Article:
The Google Dilemma, Part 2

What kinds of organisations require there to be nations, complete with identifiable and distinctive national characteristics? In the past we knew we’d traveled because the people around us spoke a different language, or wore different clothes and ate different food. But these differences were often more regional than national.  For many purposes, that’s not enough. Isn’t there something about a nation’s respect for authority, or its approach to gender differences, or view of time – the long-term and the short term? What kinds of circumstance would lead to a need for greater categorization of national differences?

Hierarchical, Individualist and Egalitarian: contested views of nationhood

The very concept of the unified territory is strongly Hierarchical in origin (specifically, it is ‘strong grid’) – it is the king who unites the nation, under God. And it is the king whose task it is to demonstrate by conquest that in the divinely ordained hierarchy of nations, his nation ranks first. The early nation state is really an extension of the power of the monarchy. The modern version of this, that political legitimacy derives from a people, underpins the modern bureaucratic nation state, characterised by a cascade of checks and balances and a distinctly poor track record at making binding international agreements that don’t merely reinforce the established league-table of nations. Such institutions as monarchies and parliaments will be likely to attempt to naturalise national identity by identifying ‘innate’ national characteristics and establishing institutions that are ‘national’. [A national football team is a construction from the late 19th Century; supporting it is supposed to come naturally]. Every international gathering or institution is an opportunity to assert national supremacy.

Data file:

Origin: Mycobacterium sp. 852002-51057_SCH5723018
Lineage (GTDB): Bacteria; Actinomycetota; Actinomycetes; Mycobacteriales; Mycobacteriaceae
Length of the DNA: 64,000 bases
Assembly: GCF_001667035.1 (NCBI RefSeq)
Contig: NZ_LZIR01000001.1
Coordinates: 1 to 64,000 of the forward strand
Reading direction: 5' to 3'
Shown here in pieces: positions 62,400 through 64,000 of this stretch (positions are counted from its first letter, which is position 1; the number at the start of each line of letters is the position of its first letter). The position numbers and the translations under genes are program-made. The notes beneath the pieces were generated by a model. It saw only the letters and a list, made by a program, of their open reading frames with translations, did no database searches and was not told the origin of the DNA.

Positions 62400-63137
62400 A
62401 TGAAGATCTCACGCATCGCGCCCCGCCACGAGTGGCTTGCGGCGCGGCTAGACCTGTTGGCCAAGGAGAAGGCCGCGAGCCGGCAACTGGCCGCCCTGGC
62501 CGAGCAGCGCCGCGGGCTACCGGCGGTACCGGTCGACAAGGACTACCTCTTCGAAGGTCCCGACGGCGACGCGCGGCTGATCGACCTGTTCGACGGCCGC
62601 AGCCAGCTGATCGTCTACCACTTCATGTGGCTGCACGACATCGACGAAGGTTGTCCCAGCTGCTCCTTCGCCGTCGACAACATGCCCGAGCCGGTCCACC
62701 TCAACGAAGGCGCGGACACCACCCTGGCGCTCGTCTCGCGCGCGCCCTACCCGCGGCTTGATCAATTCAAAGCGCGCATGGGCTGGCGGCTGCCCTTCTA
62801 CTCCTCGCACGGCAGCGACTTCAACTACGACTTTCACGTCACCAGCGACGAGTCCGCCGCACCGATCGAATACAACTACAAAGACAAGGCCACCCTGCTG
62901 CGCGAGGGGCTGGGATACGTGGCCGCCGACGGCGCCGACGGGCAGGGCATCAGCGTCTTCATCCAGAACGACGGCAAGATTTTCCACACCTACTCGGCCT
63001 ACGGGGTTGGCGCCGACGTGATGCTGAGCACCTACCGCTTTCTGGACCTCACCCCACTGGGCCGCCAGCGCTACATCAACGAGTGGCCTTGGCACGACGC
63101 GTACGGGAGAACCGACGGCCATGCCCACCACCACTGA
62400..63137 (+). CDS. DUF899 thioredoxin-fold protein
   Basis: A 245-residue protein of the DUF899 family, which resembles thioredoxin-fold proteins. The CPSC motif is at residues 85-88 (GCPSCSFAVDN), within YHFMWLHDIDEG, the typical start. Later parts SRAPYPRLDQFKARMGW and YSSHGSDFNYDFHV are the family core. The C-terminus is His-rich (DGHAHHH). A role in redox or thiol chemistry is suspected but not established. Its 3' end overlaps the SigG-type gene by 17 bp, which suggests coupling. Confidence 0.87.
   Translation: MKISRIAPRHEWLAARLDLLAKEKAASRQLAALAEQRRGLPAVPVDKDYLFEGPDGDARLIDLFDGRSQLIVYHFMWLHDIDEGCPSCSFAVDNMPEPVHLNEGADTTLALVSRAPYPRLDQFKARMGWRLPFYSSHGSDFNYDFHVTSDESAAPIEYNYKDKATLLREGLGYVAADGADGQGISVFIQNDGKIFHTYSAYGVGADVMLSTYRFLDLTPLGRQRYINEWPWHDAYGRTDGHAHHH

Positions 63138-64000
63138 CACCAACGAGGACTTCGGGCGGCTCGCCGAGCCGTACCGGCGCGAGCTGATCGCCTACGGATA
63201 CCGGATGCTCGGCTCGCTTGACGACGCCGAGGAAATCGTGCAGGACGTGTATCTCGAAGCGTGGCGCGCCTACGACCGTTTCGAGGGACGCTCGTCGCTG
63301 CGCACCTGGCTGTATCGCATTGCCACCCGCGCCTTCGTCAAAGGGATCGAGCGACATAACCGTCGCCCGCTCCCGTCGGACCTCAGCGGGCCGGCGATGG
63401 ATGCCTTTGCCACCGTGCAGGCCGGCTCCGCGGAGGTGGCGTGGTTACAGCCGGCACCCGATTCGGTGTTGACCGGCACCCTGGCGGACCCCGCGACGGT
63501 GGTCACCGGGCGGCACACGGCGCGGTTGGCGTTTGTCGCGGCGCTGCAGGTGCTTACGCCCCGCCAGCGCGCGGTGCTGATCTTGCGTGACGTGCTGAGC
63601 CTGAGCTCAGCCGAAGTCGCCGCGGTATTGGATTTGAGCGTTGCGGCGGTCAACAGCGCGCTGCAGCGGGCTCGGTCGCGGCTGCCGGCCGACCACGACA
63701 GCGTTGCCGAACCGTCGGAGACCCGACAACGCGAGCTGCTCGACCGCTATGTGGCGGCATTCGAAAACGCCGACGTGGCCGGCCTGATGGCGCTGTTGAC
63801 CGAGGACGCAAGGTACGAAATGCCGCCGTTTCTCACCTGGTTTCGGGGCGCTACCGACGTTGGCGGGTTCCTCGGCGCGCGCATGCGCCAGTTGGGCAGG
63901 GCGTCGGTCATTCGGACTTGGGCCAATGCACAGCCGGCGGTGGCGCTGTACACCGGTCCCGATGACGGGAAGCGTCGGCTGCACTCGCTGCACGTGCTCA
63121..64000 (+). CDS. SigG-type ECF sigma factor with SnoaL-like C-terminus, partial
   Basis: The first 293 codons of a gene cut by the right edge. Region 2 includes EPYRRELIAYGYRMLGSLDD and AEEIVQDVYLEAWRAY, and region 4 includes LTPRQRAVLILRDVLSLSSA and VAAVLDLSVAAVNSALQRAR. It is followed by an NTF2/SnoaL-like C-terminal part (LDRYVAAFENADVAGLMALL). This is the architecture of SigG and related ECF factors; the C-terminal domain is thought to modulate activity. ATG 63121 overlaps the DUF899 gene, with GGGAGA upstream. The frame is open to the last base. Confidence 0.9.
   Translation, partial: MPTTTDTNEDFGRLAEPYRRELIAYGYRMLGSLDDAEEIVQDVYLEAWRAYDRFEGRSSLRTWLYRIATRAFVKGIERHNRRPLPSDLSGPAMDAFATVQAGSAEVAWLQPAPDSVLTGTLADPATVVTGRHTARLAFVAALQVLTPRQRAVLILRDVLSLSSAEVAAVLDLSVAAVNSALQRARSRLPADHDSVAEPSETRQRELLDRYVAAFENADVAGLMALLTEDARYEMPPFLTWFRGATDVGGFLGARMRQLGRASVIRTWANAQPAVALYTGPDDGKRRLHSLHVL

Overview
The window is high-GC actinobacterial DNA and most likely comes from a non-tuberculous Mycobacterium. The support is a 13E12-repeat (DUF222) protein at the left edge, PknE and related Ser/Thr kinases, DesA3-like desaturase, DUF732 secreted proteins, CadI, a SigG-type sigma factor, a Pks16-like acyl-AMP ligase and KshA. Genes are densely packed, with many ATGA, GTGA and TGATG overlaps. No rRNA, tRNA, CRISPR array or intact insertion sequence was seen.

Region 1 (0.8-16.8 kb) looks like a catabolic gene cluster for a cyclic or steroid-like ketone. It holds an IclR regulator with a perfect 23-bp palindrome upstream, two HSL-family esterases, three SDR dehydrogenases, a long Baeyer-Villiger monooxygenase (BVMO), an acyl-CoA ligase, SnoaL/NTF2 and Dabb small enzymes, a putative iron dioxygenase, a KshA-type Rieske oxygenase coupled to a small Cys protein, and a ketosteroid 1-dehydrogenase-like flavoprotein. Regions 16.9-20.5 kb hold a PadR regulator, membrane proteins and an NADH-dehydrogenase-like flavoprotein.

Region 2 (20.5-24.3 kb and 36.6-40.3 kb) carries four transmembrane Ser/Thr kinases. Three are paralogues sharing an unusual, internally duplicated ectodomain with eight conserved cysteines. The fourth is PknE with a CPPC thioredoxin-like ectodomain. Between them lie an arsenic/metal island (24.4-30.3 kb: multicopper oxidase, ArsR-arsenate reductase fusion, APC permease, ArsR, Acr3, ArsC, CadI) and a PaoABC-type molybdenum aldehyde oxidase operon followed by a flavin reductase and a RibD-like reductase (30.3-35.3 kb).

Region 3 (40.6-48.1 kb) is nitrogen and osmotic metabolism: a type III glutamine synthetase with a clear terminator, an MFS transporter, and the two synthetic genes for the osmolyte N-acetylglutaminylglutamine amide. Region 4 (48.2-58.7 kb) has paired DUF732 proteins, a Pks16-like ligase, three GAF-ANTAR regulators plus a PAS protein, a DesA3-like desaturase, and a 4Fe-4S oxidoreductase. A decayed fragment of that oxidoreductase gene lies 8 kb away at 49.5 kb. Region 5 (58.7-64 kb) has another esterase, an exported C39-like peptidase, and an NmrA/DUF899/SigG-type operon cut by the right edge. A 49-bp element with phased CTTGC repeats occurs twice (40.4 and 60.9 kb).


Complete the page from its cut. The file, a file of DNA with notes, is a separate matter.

The idea that national characteristics are to be ignored, or don’t exist, or are constructed, and not natural, is an anti-hierarchical one (specifically, ‘weak grid’). A non-hierarchical approach will regard evidence of national cultures not as information to be acted on but as noise to be filtered out and ignored.

There are two distinct versions of this filtering out of national difference. Continue reading “The Google Dilemma, Part 2”